British Airways dropped plans to set up a new, lower-cost unit at London Gatwick airport, setting up a high-stakes showdown with its pilots union, which balked at new contract terms.
The airline has insisted on setting up a separate division for the short-haul business even though it would remain branded as BA, the flagship of the IAG SA carrier group. The new unit, announced in August, was set to bring back operations terminated at the start of the coronavirus pandemic, but the airline said it would only move forward with less expensive contracts.
“After many years of losing money on European flights from the airport, we were clear that coming out of the pandemic, we needed a plan to make Gatwick profitable and competitive,” BA said in a statement Thursday. The company said it would find alternative uses for its takeoff and landing slots.
BA’s stance puts pressure on the union while leaving room for compromise ahead of the Sept. 30 end of the U.K.’s Coronavirus Job Retention Scheme, which has helped pay for furloughed staff. The Balpa pilots union said it remains open to negotiations, suggesting a deal was still possible.
“Balpa was unable to reach an agreement with British Airways on revised terms and conditions for London Gatwick short-haul that was acceptable to our members,” Martin Chalk, the union’s acting secretary, said in an email.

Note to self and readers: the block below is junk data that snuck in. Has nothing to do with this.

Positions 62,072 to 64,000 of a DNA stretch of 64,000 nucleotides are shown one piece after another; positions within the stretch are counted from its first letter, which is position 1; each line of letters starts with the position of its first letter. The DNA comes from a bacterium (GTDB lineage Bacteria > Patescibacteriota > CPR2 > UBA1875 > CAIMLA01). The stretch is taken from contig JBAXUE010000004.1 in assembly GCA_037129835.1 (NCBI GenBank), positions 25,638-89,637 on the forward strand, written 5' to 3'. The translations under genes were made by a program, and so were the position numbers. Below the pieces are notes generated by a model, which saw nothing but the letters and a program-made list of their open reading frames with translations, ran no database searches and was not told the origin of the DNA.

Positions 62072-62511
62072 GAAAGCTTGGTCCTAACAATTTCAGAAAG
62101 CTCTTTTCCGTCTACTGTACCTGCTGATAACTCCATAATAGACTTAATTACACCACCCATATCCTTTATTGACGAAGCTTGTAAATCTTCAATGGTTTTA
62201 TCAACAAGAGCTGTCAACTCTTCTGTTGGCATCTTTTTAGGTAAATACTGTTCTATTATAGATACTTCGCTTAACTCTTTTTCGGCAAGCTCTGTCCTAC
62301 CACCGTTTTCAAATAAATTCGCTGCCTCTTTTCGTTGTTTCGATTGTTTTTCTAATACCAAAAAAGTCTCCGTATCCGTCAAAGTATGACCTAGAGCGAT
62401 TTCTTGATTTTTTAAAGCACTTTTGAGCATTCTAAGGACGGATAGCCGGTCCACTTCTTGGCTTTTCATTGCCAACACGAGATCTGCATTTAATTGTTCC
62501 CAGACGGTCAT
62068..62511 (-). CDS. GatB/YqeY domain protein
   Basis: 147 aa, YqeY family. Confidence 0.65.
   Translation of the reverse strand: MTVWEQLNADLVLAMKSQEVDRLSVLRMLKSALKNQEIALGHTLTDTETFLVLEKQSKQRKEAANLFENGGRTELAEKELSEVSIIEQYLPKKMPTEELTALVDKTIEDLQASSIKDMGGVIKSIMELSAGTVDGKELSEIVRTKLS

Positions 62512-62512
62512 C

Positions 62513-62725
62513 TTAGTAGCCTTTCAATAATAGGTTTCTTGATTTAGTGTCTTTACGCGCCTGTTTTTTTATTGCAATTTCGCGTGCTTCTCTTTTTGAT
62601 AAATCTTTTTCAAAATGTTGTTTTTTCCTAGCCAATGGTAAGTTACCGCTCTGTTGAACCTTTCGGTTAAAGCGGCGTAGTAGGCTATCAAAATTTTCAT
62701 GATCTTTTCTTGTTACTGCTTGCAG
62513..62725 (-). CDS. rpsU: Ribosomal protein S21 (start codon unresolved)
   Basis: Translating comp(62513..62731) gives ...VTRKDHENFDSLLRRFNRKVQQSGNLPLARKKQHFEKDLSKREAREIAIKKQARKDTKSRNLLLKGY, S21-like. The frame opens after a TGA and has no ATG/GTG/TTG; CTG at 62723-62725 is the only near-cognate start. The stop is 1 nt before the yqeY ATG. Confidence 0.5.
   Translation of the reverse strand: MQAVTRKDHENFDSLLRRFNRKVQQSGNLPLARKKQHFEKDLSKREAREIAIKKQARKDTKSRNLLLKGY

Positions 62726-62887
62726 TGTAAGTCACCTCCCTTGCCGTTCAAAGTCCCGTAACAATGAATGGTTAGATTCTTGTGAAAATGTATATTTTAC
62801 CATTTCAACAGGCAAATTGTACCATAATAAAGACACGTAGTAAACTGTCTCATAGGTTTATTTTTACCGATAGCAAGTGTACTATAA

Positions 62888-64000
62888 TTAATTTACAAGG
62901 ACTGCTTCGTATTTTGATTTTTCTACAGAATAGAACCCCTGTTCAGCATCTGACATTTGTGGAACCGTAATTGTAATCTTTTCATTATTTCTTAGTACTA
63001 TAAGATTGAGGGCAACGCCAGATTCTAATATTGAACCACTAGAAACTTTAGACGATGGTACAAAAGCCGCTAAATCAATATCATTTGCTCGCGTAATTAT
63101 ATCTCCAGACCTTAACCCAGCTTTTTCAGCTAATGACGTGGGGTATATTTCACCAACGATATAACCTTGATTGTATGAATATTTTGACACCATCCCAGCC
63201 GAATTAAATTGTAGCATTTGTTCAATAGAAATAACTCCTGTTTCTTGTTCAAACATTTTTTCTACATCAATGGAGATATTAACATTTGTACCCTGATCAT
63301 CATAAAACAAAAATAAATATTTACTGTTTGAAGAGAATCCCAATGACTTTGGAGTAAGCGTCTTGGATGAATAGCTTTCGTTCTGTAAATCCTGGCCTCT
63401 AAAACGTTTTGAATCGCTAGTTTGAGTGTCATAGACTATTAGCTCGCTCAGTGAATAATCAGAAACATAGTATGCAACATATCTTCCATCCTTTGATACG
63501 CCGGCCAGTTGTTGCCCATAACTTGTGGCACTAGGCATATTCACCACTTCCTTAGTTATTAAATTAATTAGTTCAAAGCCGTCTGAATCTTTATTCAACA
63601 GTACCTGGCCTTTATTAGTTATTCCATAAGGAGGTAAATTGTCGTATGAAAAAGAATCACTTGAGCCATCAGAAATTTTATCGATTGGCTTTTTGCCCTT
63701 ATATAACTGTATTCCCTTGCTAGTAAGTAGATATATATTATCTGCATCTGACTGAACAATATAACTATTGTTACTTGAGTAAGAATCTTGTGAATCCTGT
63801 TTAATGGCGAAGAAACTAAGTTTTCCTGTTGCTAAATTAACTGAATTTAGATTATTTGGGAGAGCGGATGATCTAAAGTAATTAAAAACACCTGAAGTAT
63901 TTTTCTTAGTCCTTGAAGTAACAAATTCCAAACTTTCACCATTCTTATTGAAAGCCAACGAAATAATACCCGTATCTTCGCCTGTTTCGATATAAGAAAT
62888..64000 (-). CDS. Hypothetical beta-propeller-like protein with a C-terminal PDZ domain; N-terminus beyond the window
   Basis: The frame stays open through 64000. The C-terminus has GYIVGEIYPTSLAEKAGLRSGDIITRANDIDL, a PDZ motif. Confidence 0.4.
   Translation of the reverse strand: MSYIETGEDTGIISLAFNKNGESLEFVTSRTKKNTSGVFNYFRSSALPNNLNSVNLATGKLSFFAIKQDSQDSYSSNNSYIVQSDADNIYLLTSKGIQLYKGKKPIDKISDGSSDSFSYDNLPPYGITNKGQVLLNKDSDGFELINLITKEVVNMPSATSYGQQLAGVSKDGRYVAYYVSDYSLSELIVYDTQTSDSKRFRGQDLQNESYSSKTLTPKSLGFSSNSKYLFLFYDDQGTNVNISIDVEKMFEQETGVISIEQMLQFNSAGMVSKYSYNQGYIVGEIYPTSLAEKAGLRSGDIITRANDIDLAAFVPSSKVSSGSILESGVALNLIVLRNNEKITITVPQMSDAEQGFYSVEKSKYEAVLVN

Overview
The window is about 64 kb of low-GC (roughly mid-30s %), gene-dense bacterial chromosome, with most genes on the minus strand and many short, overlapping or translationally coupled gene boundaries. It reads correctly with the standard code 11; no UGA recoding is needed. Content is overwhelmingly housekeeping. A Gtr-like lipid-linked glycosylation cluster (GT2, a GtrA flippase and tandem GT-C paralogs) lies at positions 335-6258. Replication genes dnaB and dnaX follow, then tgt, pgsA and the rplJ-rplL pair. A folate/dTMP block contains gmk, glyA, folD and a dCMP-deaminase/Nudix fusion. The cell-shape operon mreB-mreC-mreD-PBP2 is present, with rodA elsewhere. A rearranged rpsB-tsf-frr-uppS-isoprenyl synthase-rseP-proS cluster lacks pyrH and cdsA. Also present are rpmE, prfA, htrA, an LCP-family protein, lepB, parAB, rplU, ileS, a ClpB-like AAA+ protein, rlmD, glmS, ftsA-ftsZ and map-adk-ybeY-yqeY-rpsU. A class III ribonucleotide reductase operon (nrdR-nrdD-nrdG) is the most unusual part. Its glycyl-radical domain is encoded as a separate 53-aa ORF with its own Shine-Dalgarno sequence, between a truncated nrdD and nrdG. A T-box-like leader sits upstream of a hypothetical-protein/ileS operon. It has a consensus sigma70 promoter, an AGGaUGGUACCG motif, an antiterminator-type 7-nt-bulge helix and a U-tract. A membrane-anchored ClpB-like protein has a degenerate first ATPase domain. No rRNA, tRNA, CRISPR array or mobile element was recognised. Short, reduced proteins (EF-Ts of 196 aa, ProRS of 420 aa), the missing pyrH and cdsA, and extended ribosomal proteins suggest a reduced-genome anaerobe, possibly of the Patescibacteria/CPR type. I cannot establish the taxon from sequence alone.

For now, BA said it will suspend most of its short-haul operations from Gatwick, and offer only a handful of domestic flights that feed longer journeys from the hub. Since the start of the pandemic, the carrier has been focused on its main base at London Heathrow, while it also offers regional flights from London City.
Proceeding with a plan to pull out of Gatwick would cause a major shakeup at the airport. BA had the second-largest presence behind discounter EasyJet Plc, and its exit would leave the hub with no flights to Algiers, Cologne/Bonn in Germany, Genoa in Italy, and Manchester, according to Cirium data.
Rival low-cost carrier Wizz Air Holdings Plc has been eager to snap up Gatwick slots, and made a recent proposal to merge with EasyJet that was rejected, Bloomberg reported this month.